There was much speculation that this implementation date would be postponed, as well as  hope that the final guidelines would address concerns expressed by many tax practitioners that certain proposed measures in the June 9, 2017 version were too harsh and would lead to few taxpayers choosing to avail themselves of the program.  In the result, the new VDP guidelines includes significant improvements from the July 9, 2017 version.  As compared to the program that is currently in place, the new VDP is more beneficial for taxpayers in some cases, and worse for taxpayers in others.

VDP Categories

The new VDP includes three categories for disclosures, depending on the taxpayer’s circumstances.

Category 1 (GST/HST Wash Transactions Disclosures)

Category 1 disclosures include disclosures of errors relating to qualifying GST/HST “wash transactions”. This generally covers situations where a taxpayer who supplied goods or services fails to collect and remit tax as required, and the recipient would have been entitled to full input tax credits.  Wash transactions will continue to be eligible for full relief from interest and penalties under the new VDP. As for the relevant period, these disclosures will require disclosure of previously inaccurate, incomplete or unreported information for the four calendar years before the date the VDP application is filed.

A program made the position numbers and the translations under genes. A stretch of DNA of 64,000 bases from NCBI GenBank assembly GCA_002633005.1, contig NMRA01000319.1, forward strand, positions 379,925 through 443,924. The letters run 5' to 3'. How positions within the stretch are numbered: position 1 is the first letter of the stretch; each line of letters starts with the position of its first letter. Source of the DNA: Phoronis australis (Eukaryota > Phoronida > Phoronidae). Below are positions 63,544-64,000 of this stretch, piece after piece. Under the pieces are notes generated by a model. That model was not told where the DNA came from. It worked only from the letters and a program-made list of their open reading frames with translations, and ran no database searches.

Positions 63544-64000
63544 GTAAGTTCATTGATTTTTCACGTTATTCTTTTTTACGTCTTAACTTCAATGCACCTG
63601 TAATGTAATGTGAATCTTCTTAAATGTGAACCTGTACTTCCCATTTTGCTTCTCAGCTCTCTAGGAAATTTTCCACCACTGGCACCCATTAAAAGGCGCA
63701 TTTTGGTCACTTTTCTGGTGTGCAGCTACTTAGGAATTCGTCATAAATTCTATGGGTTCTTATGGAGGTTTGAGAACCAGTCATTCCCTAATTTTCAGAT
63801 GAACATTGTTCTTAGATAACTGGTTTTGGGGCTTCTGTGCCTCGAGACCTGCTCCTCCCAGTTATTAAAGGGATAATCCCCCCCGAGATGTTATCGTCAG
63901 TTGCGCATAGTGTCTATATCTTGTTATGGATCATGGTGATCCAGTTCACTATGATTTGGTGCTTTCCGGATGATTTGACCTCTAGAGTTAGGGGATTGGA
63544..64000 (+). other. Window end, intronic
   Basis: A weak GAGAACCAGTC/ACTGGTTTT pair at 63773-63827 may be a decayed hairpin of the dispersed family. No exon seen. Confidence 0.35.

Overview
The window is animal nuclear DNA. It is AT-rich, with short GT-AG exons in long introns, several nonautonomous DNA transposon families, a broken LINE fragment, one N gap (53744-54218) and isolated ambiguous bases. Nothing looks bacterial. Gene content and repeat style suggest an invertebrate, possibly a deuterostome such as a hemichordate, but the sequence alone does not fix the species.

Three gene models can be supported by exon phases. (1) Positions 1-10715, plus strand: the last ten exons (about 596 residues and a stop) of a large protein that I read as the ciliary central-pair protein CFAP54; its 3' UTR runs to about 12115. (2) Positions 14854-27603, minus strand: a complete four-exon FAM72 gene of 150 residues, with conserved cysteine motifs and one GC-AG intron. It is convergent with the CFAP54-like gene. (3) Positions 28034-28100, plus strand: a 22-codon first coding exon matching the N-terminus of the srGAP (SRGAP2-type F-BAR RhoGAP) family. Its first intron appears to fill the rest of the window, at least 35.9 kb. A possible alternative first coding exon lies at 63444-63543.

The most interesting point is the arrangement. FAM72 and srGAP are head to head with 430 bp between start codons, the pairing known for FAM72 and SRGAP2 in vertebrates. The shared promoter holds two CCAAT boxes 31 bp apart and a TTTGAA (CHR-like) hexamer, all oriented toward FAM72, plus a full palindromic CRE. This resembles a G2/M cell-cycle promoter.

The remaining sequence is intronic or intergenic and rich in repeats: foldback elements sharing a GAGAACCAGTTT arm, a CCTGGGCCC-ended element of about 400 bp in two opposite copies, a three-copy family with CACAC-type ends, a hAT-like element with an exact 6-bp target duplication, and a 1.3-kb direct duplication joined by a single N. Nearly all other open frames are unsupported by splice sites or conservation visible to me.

Continue Reading »

facebooktwittergoogle_pluslinkedinmail

Canada’s Cannabis Taxation Regime

photo-1503262167919-559b953d2408There has been much speculation on how Canada will tax cannabis, which is expected to be legalized for retail sale in Canada by July 2018.  The much anticipated draft tax legislation was released by the Department of Finance on Friday November 10, 2017, and is out for consultation until December 7, 2017.

Proposed Tax Regime

Under the proposed cannabis tax regime, most supplies of cannabis will be subject to GST/HST (at rates currently ranging from 5-15% across Canada).  Cannabis, both for recreational or medical use, will also be taxed under the Excise Act, 2001 (Canada) (the “Act”), which currently imposes federal excise duty on spirits, wine and tobacco product made in Canada.  Both taxes on cannabis will be administered by the Canada Revenue Agency.

Similarly to the current GST/HST regime, the provinces and territories will be offered the option of joining the federal tax regime for cannabis taxation, in which case the excise duty on cannabis will be made up of the federal rate, plus an additional rate for the participating province or territory.  The division of tax revenues is currently under discussion between the federal government and the provinces, which will be responsible for controlling the distribution and retail sales of cannabis in each province.  In this regard, the federal government has indicated its goal of setting the maximum total excise duty rate at the greater of $1 per gram or 10 per cent of the sale price of the product.

Continue Reading »

facebooktwittergoogle_pluslinkedinmail